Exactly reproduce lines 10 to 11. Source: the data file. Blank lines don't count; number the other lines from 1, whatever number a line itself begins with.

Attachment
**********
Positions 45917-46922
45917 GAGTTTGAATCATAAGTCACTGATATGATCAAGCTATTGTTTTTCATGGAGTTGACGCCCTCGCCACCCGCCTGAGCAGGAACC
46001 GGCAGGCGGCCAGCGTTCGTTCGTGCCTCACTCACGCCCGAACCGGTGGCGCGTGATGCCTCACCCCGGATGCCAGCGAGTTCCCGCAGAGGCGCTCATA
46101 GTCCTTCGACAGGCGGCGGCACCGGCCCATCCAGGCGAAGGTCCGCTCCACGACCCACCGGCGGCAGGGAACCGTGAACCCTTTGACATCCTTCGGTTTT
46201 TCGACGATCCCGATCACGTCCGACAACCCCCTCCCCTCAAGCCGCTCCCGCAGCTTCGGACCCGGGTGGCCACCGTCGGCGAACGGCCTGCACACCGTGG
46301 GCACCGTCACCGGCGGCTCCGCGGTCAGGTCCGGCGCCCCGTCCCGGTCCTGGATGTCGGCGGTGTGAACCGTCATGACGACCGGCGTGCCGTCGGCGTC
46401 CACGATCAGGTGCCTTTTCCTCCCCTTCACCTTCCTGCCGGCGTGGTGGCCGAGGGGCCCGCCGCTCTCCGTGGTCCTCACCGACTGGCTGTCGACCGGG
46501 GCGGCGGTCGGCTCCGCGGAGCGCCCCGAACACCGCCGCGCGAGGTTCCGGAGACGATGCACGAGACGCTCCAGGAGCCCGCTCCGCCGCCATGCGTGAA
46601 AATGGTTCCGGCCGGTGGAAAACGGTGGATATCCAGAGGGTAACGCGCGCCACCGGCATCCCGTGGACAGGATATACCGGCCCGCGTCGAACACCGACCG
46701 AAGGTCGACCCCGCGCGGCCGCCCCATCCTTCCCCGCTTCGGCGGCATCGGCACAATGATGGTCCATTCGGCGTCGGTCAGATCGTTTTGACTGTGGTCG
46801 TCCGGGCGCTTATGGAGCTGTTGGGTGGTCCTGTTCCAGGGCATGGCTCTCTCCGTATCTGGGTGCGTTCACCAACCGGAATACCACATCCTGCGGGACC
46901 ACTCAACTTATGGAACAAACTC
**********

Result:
46701 AAGGTCGACCCCGCGCGGCCGCCCCATCCTTCCCCGCTTCGGCGGCATCGGCACAATGATGGTCCATTCGGCGTCGGTCAGATCGTTTTGACTGTGGTCG
46801 TCCGGGCGCTTATGGAGCTGTTGGGTGGTCCTGTTCCAGGGCATGGCTCTCTCCGTATCTGGGTGCGTTCACCAACCGGAATACCACATCCTGCGGGACC